Canons of the Langhe-Roero
We moved to our home here in the Langhe-Roero in January 2005. After living 2 years in Torino it was, and still is, a paradise.
When you move into a new place you have to get used to new things, most of all noises. The worst thing was the cat. I’m not a cat fan. I don’t hate them but I don’t like them either. The previous owners had a cat, well, they claimed it wasn’t theirs, that they just fed it and that it had to come with the house. I was very insistent that we were buying a house and I didn’t want the free cat. The first morning it was outside our bedroom balcony door, crying for food at 4am! This wasn’t going to continue and it didn’t. A little water and it never came back.
Apart from that - silence. It took us a while to get used to the darkness at night, the lack of passing traffic, that people weren’t screaming at each other in the middle of the night and car drivers weren’t honking horns all through the day. Amazing!
It was our first Spring. The clouds darkened and swirled that day, rain was very likely. Then a new and curious sound. I said to Ula, my wife, that there must be a military base nearby as we could hear the sure sound of gunfire, or more accurately deep-sounding canon fire.. This was odd. We found ourselves living next to a Piedmont Salisbury Plain!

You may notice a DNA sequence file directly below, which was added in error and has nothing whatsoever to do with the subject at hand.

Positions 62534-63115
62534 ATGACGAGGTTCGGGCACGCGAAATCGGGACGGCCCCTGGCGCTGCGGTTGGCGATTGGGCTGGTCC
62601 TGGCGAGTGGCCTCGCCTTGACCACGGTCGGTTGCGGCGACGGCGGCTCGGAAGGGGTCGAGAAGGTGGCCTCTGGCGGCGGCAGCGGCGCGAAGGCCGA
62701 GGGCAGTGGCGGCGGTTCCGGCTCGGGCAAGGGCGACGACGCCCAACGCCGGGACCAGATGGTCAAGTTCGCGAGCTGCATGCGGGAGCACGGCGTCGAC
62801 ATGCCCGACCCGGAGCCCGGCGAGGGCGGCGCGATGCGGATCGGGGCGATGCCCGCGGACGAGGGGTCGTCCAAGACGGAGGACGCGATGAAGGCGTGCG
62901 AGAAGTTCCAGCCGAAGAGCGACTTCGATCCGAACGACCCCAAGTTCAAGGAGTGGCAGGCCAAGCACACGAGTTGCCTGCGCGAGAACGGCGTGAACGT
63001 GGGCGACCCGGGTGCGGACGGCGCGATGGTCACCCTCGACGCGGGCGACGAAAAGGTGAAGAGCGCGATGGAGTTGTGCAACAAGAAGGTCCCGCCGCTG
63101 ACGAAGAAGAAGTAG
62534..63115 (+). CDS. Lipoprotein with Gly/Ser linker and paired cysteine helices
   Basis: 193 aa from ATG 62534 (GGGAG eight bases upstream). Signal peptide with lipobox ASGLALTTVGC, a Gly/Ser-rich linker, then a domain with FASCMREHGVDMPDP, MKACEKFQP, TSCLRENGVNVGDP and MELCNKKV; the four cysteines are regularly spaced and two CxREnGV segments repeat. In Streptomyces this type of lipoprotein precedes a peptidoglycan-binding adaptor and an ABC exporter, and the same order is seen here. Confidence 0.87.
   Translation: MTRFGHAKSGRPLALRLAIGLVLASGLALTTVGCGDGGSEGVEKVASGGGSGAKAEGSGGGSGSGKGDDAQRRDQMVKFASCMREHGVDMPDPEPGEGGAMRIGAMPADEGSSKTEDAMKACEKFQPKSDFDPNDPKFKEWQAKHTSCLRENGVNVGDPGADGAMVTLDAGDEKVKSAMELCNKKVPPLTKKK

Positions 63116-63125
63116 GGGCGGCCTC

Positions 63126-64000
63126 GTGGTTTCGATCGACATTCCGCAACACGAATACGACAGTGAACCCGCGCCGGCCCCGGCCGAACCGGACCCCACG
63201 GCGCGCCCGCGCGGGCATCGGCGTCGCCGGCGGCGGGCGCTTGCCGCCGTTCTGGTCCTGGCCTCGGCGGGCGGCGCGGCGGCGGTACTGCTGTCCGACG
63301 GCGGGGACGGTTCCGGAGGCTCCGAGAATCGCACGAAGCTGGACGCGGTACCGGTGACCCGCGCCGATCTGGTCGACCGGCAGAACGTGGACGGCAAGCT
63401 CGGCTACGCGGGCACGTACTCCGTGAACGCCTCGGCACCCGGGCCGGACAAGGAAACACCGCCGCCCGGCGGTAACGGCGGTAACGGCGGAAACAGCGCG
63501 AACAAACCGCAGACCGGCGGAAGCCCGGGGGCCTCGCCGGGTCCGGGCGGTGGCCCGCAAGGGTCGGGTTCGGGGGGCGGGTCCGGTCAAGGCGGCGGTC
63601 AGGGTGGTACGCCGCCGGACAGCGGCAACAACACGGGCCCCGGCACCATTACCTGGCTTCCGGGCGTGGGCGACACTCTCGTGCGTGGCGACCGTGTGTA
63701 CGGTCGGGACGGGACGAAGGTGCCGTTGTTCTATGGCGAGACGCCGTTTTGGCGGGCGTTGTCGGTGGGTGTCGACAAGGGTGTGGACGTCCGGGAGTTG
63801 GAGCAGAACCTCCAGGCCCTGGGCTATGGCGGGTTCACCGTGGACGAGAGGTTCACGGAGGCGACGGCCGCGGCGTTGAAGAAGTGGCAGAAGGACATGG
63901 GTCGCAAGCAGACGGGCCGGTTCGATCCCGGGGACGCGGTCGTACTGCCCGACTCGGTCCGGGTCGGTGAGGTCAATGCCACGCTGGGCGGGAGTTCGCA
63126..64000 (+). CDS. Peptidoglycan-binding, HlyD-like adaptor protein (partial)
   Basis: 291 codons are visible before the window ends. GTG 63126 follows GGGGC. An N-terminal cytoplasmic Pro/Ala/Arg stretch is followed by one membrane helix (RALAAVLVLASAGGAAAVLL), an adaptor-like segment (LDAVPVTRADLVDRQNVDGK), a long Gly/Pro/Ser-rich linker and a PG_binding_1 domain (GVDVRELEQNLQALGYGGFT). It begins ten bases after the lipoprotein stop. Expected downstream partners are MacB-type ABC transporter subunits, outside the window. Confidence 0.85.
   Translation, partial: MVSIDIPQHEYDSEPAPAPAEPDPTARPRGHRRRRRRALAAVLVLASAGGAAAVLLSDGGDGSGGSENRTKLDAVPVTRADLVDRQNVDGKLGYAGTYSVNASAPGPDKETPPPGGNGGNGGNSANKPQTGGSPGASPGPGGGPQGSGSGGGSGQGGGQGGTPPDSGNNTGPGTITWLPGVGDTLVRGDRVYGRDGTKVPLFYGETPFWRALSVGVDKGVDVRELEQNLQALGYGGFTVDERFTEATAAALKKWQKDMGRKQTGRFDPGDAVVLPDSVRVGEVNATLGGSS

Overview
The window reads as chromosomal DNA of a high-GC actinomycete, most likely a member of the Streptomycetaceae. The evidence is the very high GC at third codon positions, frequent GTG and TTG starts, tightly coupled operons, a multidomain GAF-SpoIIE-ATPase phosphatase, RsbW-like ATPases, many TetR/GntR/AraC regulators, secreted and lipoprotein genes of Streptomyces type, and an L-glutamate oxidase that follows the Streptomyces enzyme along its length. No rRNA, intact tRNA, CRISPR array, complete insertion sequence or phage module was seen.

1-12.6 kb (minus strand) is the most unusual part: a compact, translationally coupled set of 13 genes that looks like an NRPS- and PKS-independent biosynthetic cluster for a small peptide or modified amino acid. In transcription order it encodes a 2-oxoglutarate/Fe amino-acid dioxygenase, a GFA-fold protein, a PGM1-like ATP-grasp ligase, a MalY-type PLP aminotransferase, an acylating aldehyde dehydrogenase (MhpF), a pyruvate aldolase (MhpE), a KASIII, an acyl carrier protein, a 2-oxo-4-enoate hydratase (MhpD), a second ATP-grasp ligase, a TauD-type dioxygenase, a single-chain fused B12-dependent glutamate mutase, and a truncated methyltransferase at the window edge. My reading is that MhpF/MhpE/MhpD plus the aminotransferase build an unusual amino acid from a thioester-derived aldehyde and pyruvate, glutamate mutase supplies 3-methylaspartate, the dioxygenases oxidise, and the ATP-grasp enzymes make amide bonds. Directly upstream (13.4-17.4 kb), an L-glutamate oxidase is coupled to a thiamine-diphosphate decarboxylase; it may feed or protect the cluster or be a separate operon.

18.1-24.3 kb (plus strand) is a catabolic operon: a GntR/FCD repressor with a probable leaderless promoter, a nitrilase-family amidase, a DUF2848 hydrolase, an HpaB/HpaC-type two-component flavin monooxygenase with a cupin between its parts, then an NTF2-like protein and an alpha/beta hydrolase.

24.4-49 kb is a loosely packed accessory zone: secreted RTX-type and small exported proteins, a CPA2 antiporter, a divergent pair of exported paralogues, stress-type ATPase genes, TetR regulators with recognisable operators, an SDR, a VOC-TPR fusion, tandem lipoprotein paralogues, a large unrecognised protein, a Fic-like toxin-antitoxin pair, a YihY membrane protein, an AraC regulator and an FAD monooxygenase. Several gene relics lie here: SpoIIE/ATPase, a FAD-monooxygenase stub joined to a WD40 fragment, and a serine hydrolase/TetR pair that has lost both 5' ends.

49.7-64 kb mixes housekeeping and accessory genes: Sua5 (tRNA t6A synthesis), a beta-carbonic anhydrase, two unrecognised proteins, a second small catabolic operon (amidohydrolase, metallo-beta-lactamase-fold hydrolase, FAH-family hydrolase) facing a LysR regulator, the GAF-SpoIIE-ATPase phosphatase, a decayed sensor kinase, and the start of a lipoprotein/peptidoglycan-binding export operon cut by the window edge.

I really don’t remember who I asked about it, it must have been a neighbour, whoever it was, all was revealed. There weren’t troops preparing for WW3 in the vineyards and valleys but it was canon fire. Canons to protect the vines!
They’re strange things that can be seen all over. Always in the middle of vines and always on the top of hills. And their purpose is not to shoot people with evil intent that approach but to fire large pockets of air into the sky. One of the big threats for wine growers is hail (grandine in Italian). It’s very common in the Spring and this is bad. At this time of year the grapes are small and vulnerable. A heavy hailstorm can easily wipe out an entire crop. The canons fire air and the air shifts the clouds - I kid you not! Above the canons are large holes in the sky. They really do work.
Of course this creates some issues. The clouds have to go somewhere so they’ll usually shift over someone else’s vines that doesn’t have a canon. Then there’s the noise. We don’t have one on top of us so the sound is fine but they get a bit intrusive if you have one near you. There are benefits though - your car wont be ruined, which can happen if the hail is big enough, and you get less rain. And they only fire for about half an hour and it’s always during the daytime. It’s extremely rare we get hail in the night.
The canons are usually owned by a small consortium of local growers who install and operate one in the centre of their lands. They can be fired manually - as soon as it looks like rain and it’s warm a local that’s assigned rushes up the hill to press the button, or some are triggered by SMS. They’re curious looking things too. They always remind me of the Kate Bush music video, Cloudbusting. They’re a 3m tall slender cone pointing up in the sky like an old blunderbuss rifle.
So, when you find yourself in the Langhe again and the sky darkens and it sounds like war - fear not, they’re just protecting the next harvest!